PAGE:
A giant squid has been caught on camera grabbing at a lure attached to a deep sea research vessel, with scientists saying it is the first time one has been filmed in waters off the southern coast of the United States.
The juvenile, estimated to be up to 3.7 metres long, was spotted by an international team of scientists who had spent two weeks in the Gulf of Mexico trawling waters where the sun does not reach to see how the creatures there live without light.
Using a stealth camera mounted on an underwater research vessel dubbed Medusa, the team had been probing at a depth of about 750 metres when something emerged from the dark.
It appeared to have been attracted to the vessel's optical lure, known as an electronic jellyfish, or "e-jelly".
It was "a large tubular animal" that looked like it was hunting the e-jelly, according to Professor of Biology Sonke Johnsen and Edie Widder, an Ocean Research & Conservations Association senior scientist.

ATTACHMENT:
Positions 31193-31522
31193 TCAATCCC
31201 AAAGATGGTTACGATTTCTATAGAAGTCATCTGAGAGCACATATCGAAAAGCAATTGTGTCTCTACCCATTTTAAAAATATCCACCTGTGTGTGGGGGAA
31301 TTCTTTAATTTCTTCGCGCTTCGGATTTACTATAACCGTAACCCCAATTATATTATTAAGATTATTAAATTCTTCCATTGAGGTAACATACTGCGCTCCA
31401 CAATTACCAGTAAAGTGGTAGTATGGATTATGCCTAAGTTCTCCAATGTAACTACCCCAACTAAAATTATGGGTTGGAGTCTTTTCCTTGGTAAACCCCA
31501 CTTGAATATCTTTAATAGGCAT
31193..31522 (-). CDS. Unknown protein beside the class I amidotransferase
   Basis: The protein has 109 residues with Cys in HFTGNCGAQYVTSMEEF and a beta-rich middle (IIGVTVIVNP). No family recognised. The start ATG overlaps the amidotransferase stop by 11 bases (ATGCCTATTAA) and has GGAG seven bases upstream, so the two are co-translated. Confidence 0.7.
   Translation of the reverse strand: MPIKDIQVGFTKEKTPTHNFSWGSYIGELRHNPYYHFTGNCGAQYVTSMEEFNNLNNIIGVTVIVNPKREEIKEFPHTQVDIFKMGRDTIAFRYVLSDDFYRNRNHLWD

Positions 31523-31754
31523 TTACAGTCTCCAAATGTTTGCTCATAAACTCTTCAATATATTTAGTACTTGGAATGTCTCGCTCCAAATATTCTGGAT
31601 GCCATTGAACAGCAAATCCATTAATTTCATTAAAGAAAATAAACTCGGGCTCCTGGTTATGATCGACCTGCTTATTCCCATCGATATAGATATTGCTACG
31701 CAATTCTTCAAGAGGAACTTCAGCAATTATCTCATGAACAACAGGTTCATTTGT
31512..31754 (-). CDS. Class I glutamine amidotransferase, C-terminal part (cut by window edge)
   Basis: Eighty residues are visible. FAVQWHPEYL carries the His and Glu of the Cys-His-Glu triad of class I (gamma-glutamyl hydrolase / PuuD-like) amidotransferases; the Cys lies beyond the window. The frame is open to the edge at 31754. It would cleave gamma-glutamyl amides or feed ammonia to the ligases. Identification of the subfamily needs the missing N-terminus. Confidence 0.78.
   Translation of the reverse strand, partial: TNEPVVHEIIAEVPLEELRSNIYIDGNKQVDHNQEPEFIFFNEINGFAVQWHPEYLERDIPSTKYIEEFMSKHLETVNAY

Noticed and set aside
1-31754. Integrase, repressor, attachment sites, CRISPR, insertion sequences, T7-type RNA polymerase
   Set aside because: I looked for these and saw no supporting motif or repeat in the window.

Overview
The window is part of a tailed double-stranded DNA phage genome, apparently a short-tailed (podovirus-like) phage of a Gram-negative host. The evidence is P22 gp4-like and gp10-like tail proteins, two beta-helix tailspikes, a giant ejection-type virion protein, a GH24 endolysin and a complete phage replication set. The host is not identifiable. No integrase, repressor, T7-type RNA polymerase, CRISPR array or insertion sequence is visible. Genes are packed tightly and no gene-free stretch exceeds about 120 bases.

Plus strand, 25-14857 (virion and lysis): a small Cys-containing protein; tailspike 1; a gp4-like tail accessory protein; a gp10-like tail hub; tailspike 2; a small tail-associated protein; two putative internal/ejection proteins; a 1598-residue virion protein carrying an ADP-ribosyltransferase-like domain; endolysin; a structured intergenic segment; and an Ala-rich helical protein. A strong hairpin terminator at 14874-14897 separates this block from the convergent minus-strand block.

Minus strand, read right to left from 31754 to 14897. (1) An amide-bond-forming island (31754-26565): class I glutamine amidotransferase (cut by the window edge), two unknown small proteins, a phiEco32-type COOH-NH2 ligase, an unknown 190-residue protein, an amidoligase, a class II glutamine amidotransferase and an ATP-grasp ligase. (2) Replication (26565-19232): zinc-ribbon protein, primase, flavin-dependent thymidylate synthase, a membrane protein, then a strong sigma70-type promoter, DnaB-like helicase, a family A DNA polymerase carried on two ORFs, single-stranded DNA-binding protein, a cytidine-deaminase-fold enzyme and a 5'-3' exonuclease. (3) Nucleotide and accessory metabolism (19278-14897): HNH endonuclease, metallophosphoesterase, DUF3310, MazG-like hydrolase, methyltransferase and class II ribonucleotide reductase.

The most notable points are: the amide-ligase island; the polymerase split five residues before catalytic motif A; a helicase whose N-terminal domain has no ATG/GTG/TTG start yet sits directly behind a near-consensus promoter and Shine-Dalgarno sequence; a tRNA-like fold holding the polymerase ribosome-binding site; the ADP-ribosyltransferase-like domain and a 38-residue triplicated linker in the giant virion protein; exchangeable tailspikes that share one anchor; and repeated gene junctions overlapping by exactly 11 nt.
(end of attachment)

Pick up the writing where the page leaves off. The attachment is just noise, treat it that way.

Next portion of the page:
"The tubular animal revealed an enormous set of arms and tentacles coming in to attack the e-jelly," they said.
"We knew immediately that it was a squid. It was also big, but because it was coming straight at the camera, it was impossible to tell exactly how big.
"But big — at least 3 to 3.7 meters long."
Giant squid had been thought to be able to grow up to 12 metres long, however studies using new modelling techniques suggest they may be able to reach as much as 20 metres in length.
While the animal may draw comparisons with fabled beasts of the deep sea, the team behind the vision stressed that it was not a monster.
"The giant squid is large and certainly unusual from our human perspective," they said.
"But if the video shows anything of the animal's character, it shows an animal surprised by its mistake, backing off after striking at something that at first must have seemed appealing but was obviously not food.
"What were once monsters to be feared are now curious and magnificent creatures that delight."